We are working in partnership with leading groups in the farming, forestry and conservation sectors to improve Australia’s land-based carbon sequestration and emissions reduction policy.

Climate Proofing Australia is an industry and conservation led network of organisations committed to advancing the role of farming, forestry and conservation in meeting Australia’s emissions targets. This cross-sector collaboration seeks to work together in an unprecedented manner to manage land in ways that reduce the impact of climate change on people, nature and economies.

The founding members of the alliance are Greening Australia, the Australian Forest Products Association, the Red Meat Advisory Council, and Farmers for Climate Action.

The Problem

As the driest inhabited continent in the world, Australia is highly vulnerable to the effects of climate change. According to our best scientists, we are seeing our average temperatures increase, and changes in heatwaves, droughts, frosts and rainfall patterns are already translating into pressures on our farmers, native fauna and flora, and water supplies (among other impacts).

We need immediate action to reduce CO2 emissions, and to increase the resilience of our farming landscapes and natural ecosystems to climate change.

The Solution

As managers of nearly 50 per cent of the Australian landmass, farmers and other landholders across the food, fibre and conservation sectors play a key role in protecting Australia’s natural environment.

Since the introduction of the Emissions Reduction Fund in 2015, over 80 per cent of emissions reductions contracted to date through the ERF have come from agriculture and land sector projects. And as of December 2018, vegetation projects alone account for 125.7 megatonnes of CO2, or 65 per cent, of the 190 MT of contracted abatement (read more).

So it isn’t wishful thinking when we say that, with the right policy settings and support, the agriculture, forestry and environmental sectors can work together to significantly reduce Australia’s carbon emissions, while providing great environmental and biodiversity outcomes and boosting economic activity across primary industries.

We can better align forestry and farming efforts with habitat conservation and revegetation projects to store carbon in Australia’s rural landscapes, while simultaneously generating income, repairing widespread land degradation and supporting farmers and landholders.

Policy security and consistency is essential, however, for the food, fibre and conservation sectors to respond both to climate change and to the increasing consumer demand for products that make ethical, environmental and economic sense.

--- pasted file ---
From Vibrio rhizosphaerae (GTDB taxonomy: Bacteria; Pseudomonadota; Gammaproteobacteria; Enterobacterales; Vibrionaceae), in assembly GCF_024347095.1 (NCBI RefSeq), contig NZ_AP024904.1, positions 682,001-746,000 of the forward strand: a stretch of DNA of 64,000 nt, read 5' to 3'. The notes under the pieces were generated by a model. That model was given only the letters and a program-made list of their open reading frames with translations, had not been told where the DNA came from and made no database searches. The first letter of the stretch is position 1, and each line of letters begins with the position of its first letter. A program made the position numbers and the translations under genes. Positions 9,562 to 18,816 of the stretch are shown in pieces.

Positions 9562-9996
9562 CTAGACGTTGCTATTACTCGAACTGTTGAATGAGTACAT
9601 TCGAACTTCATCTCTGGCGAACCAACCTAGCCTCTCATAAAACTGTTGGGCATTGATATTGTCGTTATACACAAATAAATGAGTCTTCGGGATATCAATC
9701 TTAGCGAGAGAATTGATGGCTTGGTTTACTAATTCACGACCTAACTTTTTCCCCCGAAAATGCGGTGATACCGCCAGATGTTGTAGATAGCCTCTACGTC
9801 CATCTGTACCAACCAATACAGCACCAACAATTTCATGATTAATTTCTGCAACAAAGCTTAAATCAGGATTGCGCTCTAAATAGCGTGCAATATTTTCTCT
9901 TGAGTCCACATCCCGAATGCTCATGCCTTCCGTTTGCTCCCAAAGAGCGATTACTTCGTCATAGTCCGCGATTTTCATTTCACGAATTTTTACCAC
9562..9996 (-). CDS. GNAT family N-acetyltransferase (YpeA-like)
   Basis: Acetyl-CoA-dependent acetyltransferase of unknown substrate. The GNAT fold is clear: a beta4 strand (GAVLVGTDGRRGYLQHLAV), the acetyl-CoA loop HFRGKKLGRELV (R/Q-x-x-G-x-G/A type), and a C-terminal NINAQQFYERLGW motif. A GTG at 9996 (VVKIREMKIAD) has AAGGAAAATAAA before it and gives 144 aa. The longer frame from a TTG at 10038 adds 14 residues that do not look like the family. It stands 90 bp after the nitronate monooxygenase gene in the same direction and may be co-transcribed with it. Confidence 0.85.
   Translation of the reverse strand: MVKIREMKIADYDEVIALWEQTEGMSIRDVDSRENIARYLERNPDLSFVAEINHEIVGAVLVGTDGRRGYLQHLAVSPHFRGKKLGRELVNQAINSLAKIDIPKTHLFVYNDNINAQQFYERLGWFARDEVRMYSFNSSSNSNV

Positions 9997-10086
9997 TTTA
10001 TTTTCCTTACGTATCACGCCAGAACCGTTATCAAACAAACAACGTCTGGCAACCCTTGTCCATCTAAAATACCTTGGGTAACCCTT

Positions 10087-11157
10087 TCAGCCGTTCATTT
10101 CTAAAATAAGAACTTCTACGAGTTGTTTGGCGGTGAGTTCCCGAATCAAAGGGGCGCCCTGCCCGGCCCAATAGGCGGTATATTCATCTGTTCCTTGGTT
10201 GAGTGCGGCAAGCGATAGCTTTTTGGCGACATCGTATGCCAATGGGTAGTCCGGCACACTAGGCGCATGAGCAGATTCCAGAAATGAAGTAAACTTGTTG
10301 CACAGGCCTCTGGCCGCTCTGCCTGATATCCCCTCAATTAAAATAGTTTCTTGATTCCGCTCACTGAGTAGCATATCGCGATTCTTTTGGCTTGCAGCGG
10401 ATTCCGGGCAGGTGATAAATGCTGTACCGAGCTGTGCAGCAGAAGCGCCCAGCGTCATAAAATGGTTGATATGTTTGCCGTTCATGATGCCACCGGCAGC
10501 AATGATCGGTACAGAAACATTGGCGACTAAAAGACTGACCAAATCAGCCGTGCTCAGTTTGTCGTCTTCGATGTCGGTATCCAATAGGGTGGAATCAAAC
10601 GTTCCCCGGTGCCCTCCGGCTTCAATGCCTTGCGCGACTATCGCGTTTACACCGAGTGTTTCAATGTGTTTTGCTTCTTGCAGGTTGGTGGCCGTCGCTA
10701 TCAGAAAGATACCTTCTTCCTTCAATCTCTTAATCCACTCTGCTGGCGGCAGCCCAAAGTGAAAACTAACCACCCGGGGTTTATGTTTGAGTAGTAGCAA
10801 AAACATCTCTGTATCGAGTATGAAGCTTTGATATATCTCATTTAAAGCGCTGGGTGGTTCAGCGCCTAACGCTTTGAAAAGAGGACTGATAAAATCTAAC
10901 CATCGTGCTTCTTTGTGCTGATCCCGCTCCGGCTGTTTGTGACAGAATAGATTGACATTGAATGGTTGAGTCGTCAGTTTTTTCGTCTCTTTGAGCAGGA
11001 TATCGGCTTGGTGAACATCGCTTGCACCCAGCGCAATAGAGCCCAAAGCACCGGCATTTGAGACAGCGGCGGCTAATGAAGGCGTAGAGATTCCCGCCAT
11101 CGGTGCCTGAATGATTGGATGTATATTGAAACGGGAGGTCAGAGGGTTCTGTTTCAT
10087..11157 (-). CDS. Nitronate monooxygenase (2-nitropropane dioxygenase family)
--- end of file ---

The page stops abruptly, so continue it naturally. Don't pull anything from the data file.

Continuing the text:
We want to see changes to the Emissions Reduction Fund (ERF) conditions that limit our ability to generate co-benefits associated with carbon sequestration. By ‘co-benefits’ we mean reinstated wildlife habitat, more sustainable agriculture and cleaner waters in our rivers. Changes to the ERF will free up the agriculture, forestry and conservation sectors to not only make a considerable contribution to reducing emissions, but also realise these significant co-benefits.

Our Shared Principles

  1. Continuing and enhancing the Carbon Farming Initiative (CFI) – around which the Emissions Reduction Fund was built – to maximise biodiversity and food and fibre production benefits, alongside the scheme’s carbon sequestration objectives
  2. Developing new mechanisms and incentives for carbon abatement on land projects that bring together institutional, private and public capital
  3. Needing new and improved national environmental datasets and mapping to guide best practice and whole-of-landscape policy-making that integrates forestry, farming and conservation outcomes
  4. Improving the Australian landscape by balancing native biodiverse plantings with agricultural production and forestry
  5. For primary industries, working towards carbon neutrality by 2030.

Read our 4-pager on Climate Proofing Australia

Greening Australia sees our involvement in Climate Proofing Australia as key to achieving our goal of planting 300,000 hectares of biodiverse habitat by 2030, through our Great Southern Landscapes program.